Home: A Thorny Pastime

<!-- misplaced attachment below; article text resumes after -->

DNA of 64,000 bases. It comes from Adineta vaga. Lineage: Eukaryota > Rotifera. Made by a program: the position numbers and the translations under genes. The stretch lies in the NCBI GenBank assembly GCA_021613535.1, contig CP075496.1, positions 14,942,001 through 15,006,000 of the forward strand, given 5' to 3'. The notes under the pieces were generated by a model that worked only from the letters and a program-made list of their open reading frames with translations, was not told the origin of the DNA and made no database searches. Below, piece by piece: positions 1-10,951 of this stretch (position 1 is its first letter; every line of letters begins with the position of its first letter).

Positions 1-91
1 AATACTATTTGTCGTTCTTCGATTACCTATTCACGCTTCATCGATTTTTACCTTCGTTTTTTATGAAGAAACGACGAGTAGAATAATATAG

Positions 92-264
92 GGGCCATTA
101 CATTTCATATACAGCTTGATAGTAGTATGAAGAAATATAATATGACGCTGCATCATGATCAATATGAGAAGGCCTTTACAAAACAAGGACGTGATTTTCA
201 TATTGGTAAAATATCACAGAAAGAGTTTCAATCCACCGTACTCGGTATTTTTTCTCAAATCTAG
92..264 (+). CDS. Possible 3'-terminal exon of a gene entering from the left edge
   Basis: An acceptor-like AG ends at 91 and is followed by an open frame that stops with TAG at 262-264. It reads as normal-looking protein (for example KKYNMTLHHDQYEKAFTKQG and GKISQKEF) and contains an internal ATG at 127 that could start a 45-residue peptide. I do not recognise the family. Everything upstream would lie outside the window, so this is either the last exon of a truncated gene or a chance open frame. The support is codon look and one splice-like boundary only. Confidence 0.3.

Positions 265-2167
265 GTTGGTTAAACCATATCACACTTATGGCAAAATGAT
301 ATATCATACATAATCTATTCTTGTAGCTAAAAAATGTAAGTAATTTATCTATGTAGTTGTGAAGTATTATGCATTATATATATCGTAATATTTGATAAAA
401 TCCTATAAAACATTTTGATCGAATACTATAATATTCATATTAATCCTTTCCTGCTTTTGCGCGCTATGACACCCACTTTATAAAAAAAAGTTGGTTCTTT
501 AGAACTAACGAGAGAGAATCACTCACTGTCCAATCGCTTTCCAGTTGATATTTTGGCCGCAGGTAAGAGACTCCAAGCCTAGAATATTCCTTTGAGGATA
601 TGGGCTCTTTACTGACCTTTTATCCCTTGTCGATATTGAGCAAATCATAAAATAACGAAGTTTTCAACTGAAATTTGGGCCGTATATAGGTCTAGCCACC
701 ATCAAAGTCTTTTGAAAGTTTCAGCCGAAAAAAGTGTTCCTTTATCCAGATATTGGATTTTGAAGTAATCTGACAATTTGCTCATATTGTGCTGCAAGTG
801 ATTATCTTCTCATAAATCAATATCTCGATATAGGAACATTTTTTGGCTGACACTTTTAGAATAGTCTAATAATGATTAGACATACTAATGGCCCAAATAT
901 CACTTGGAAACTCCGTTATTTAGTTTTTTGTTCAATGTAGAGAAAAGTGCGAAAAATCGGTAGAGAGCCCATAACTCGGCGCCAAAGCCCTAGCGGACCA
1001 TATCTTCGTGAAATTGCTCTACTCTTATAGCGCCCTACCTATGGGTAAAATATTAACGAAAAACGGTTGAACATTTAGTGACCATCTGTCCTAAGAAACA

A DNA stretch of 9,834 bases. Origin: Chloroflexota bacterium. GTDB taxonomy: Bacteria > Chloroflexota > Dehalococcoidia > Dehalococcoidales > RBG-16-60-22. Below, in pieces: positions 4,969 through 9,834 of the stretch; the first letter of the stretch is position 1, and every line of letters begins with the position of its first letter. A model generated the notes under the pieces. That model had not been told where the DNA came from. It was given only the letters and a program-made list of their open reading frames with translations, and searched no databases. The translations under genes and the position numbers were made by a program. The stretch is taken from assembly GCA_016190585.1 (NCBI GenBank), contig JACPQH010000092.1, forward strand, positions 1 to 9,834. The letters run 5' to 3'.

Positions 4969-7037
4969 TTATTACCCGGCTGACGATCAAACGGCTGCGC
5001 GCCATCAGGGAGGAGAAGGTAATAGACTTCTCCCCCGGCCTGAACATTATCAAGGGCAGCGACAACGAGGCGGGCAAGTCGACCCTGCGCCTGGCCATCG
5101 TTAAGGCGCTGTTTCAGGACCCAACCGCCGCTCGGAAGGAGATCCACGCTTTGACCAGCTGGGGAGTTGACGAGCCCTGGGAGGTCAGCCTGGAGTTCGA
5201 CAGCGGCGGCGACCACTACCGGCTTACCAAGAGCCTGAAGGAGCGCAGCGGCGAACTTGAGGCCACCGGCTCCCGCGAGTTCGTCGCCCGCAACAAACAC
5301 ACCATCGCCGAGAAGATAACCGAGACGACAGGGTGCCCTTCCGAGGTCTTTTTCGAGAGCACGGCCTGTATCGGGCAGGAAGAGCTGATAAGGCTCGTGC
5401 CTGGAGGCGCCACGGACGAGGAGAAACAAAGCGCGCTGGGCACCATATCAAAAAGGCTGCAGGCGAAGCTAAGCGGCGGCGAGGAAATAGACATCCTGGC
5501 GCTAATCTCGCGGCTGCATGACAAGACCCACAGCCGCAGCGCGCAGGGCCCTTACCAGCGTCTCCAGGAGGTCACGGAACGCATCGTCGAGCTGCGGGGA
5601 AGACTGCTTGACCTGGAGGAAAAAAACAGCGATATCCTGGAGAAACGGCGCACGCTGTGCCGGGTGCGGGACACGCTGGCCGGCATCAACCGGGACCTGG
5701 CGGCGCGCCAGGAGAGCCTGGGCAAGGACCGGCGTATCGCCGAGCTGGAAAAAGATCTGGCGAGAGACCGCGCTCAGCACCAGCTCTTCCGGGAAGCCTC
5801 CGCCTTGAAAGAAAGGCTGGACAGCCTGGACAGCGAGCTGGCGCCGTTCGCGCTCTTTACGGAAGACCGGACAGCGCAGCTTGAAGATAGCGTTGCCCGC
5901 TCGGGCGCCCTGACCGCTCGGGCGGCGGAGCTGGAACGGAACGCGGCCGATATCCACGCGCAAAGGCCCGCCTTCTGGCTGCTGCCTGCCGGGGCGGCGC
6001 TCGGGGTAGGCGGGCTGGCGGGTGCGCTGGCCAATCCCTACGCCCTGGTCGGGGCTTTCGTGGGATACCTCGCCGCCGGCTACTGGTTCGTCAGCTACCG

Ah, the joys of gardening: spring sunshine, muddy knees, gorgeous pink peonies. It's good for both body and soul. But tending to your flower or veggie bed can also do damage--especially to your back and joints. Before you even start the digging, do a five-minute warm-up: stretch your arms and legs, take a quick walk around the yard. Reduce your odds of strains and sprains by avoiding the squats and bends as much as possible. Long-handled tools limit the awkward stretching that can hurt your back, which should be flat, not twisted. Cushioning pads or a sitting stool will reduce pressure on the knees. And shears with soft grips can help ward off repetitive-stress problems. Be sure to mix up the tasks. "Dig one or two holes, then do some pruning," says horticulturist Charlie Nardozzi of the National Gardening Association (garden.org). "That way you're not stressing the same area of the body over and over again." Wear a hat and gloves, drink lots of water and slap on the sunscreen. And, of course, don't forget to smell the roses.